During the early cold war an important department was the Information Research Department, set up to counter Soviet propaganda and infiltration. The Foreign Office hired its first woman diplomat, Monica Milne, in 1946; the FCO was formed on 17 October 1968, from the merger of the short-lived Commonwealth Office and the Foreign Office. The Commonwealth Office had been created only in 1966, by the merger of the Commonwealth Relations Office and the Colonial Office, the Commonwealth Relations Office having been formed by the merger of the Dominions Office and the India Office in 1947—with the Dominions Office having been split from the Colonial Office in 1925; the Foreign and Commonwealth Office held responsibility for international development issues between 1970 and 1974, again between 1979 and 1997. From 1997, this became the responsibility of the separate Department for International Development; the National Archives website contains a Government timeline to show the departments responsible for Foreign Affairs from 1945.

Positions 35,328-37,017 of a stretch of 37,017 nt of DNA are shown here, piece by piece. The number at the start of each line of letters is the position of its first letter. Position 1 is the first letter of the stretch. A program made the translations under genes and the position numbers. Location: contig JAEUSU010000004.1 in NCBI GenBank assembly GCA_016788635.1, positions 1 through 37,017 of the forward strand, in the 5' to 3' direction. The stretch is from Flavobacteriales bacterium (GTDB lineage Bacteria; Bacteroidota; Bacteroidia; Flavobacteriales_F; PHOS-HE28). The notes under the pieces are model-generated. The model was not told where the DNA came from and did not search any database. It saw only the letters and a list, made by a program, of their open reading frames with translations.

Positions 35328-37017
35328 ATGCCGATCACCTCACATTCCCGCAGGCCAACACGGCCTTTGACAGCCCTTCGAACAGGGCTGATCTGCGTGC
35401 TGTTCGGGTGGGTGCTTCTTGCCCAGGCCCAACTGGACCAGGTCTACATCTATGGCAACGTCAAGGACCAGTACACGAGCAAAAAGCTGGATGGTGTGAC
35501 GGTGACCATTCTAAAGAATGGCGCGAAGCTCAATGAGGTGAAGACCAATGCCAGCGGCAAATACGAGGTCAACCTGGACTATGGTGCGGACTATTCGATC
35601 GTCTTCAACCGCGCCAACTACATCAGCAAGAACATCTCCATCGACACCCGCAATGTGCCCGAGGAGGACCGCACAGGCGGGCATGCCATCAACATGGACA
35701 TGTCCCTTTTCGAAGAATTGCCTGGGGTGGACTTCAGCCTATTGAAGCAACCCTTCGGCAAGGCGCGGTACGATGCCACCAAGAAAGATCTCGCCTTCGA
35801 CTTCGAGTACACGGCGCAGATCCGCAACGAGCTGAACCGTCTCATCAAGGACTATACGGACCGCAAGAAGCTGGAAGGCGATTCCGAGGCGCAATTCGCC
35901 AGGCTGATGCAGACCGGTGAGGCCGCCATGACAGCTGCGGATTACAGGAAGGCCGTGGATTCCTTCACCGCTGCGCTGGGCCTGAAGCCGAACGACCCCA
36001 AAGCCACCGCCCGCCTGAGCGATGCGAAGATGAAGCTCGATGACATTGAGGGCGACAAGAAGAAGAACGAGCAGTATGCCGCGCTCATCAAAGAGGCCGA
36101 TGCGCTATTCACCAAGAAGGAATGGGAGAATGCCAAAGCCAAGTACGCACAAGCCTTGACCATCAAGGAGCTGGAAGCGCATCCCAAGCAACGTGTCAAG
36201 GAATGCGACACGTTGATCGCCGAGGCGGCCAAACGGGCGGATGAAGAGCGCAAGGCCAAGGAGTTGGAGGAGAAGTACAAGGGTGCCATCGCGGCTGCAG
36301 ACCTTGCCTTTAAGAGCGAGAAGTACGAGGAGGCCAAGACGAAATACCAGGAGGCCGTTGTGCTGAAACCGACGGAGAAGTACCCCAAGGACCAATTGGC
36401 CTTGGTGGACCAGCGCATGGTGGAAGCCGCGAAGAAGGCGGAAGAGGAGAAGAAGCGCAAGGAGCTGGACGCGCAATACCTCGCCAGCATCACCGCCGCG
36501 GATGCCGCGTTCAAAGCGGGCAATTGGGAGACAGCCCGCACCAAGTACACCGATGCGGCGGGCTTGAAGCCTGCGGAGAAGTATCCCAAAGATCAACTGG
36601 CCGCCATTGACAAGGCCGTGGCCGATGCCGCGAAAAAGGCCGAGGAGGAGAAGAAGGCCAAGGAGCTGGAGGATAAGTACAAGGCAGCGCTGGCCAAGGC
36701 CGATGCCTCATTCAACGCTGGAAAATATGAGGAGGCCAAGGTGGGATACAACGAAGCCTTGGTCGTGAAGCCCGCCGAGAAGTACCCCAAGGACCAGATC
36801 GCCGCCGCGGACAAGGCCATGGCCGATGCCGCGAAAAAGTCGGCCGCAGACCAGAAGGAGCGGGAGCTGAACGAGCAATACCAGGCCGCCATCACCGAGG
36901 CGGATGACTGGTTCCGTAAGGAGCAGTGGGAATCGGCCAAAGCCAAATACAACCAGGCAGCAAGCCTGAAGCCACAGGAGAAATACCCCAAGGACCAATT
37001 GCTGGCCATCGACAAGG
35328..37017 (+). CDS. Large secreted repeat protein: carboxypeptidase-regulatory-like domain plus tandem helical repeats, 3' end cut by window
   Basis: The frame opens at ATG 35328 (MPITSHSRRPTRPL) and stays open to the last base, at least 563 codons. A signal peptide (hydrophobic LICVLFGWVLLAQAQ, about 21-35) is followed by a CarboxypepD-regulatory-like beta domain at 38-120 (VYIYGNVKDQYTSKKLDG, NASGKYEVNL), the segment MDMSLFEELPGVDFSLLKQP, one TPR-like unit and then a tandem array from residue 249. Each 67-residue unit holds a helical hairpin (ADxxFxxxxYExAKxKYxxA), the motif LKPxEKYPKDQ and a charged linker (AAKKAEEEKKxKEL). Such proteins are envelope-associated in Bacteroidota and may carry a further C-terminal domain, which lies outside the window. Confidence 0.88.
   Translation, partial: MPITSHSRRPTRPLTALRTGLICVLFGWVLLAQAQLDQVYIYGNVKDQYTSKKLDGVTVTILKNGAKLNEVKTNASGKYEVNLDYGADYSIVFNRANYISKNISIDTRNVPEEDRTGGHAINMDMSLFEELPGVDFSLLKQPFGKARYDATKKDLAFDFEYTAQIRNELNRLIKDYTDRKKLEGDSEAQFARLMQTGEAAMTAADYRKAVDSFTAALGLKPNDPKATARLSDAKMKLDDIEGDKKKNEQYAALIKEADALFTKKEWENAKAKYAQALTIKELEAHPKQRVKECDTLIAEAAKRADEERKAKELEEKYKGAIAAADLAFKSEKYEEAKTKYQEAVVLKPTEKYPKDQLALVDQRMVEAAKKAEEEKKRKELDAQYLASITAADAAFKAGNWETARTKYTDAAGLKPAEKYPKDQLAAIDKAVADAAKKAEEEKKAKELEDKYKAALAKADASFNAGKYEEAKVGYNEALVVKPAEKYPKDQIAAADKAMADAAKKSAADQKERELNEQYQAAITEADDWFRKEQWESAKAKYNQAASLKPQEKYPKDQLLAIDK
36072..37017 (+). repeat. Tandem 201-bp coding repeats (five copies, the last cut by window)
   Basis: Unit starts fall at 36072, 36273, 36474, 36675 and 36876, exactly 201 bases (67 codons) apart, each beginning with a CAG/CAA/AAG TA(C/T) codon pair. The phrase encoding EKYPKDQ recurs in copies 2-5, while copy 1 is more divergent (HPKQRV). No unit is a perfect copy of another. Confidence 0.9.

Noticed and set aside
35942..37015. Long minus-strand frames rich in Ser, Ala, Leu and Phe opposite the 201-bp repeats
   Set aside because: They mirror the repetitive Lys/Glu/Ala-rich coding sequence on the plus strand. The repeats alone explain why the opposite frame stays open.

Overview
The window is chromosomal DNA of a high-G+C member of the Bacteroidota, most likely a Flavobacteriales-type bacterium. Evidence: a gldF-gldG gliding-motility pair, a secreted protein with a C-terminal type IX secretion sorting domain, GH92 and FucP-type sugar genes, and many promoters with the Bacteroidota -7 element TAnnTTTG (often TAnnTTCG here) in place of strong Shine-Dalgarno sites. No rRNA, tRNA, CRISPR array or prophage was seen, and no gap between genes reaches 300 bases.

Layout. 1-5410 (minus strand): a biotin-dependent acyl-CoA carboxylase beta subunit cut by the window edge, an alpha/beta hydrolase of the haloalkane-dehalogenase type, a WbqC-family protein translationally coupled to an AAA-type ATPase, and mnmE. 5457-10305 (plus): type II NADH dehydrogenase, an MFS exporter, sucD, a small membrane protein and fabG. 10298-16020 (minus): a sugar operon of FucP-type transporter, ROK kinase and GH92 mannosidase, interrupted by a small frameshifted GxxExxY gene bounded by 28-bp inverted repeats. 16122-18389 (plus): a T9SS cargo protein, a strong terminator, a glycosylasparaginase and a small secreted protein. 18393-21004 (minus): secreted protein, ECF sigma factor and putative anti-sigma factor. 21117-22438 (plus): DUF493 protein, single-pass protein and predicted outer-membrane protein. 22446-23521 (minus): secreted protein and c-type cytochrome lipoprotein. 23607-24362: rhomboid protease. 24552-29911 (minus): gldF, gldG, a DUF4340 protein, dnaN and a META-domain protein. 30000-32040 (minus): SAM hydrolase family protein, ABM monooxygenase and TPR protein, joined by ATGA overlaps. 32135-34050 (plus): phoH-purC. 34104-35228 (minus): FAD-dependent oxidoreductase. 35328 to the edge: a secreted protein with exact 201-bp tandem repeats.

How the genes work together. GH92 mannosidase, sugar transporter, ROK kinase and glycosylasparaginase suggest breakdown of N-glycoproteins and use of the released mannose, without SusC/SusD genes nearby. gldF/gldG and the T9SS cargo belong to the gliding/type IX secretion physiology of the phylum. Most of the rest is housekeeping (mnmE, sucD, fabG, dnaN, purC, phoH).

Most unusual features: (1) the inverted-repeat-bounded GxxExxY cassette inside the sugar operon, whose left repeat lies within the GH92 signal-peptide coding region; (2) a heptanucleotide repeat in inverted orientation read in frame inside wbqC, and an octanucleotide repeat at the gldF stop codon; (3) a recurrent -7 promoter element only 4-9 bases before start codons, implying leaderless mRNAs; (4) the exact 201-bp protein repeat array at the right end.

When David Miliband took over as Foreign Secretary in June 2007, he set in hand a review of the FCO's strategic priorities. One of the key messages of these discussions was the conclusion that the existing framework of ten international strategic priorities, dating from 2003, was no longer appropriate. Although the framework had been useful in helping the FCO plan its work and allocate its resources, there was agreement that it needed a new framework to drive its work forward; the new strategic framework consists of three core elements: A flexible global network of staff and offices, serving the whole of the UK Government. Three essential services that support the British economy, British nationals abroad and managed migration for Britain; these services are delivered through UK Trade & Investment, consular teams in Britain and overseas, UK Visas and Immigration. Four policy goals: countering terrorism and weapons proliferation and their causes preventing and resolving conflict promoting a low-carbon, high-growth, global economy developing effective international institutions, in particular the United Nations and the European Union.